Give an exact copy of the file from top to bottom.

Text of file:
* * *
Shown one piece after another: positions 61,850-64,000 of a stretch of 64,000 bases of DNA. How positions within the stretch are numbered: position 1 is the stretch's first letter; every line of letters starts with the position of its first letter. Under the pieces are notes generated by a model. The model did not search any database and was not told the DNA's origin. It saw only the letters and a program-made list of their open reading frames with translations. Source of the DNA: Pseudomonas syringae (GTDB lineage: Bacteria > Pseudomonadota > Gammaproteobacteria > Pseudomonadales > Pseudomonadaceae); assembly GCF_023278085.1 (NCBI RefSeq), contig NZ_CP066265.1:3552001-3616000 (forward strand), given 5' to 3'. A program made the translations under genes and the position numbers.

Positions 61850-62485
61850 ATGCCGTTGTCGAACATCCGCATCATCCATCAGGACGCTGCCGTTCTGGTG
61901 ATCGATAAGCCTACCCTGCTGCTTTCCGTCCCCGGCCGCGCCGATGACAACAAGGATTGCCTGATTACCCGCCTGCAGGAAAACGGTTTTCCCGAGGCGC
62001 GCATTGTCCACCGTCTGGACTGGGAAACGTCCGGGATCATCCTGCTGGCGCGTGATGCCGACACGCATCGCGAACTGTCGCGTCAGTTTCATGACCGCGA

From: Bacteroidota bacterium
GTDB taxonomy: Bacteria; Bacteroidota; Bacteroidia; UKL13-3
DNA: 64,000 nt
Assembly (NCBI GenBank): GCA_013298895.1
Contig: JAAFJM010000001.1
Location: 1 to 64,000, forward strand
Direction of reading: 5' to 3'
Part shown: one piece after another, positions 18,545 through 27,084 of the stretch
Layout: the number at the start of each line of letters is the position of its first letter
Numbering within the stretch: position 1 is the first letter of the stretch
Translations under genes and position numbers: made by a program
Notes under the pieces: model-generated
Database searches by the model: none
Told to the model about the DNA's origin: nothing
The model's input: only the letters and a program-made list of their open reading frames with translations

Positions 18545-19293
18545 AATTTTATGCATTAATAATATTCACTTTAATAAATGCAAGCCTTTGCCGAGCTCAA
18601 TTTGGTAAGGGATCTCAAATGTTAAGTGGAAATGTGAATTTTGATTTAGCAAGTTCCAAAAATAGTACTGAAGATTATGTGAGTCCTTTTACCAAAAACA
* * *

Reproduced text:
Shown one piece after another: positions 61,850-64,000 of a stretch of 64,000 bases of DNA. How positions within the stretch are numbered: position 1 is the stretch's first letter; every line of letters starts with the position of its first letter. Under the pieces are notes generated by a model. The model did not search any database and was not told the DNA's origin. It saw only the letters and a program-made list of their open reading frames with translations. Source of the DNA: Pseudomonas syringae (GTDB lineage: Bacteria > Pseudomonadota > Gammaproteobacteria > Pseudomonadales > Pseudomonadaceae); assembly GCF_023278085.1 (NCBI RefSeq), contig NZ_CP066265.1:3552001-3616000 (forward strand), given 5' to 3'. A program made the translations under genes and the position numbers.

Positions 61850-62485
61850 ATGCCGTTGTCGAACATCCGCATCATCCATCAGGACGCTGCCGTTCTGGTG
61901 ATCGATAAGCCTACCCTGCTGCTTTCCGTCCCCGGCCGCGCCGATGACAACAAGGATTGCCTGATTACCCGCCTGCAGGAAAACGGTTTTCCCGAGGCGC
62001 GCATTGTCCACCGTCTGGACTGGGAAACGTCCGGGATCATCCTGCTGGCGCGTGATGCCGACACGCATCGCGAACTGTCGCGTCAGTTTCATGACCGCGA

From: Bacteroidota bacterium
GTDB taxonomy: Bacteria; Bacteroidota; Bacteroidia; UKL13-3
DNA: 64,000 nt
Assembly (NCBI GenBank): GCA_013298895.1
Contig: JAAFJM010000001.1
Location: 1 to 64,000, forward strand
Direction of reading: 5' to 3'
Part shown: one piece after another, positions 18,545 through 27,084 of the stretch
Layout: the number at the start of each line of letters is the position of its first letter
Numbering within the stretch: position 1 is the first letter of the stretch
Translations under genes and position numbers: made by a program
Notes under the pieces: model-generated
Database searches by the model: none
Told to the model about the DNA's origin: nothing
The model's input: only the letters and a program-made list of their open reading frames with translations

Positions 18545-19293
18545 AATTTTATGCATTAATAATATTCACTTTAATAAATGCAAGCCTTTGCCGAGCTCAA
18601 TTTGGTAAGGGATCTCAAATGTTAAGTGGAAATGTGAATTTTGATTTAGCAAGTTCCAAAAATAGTACTGAAGATTATGTGAGTCCTTTTACCAAAAACA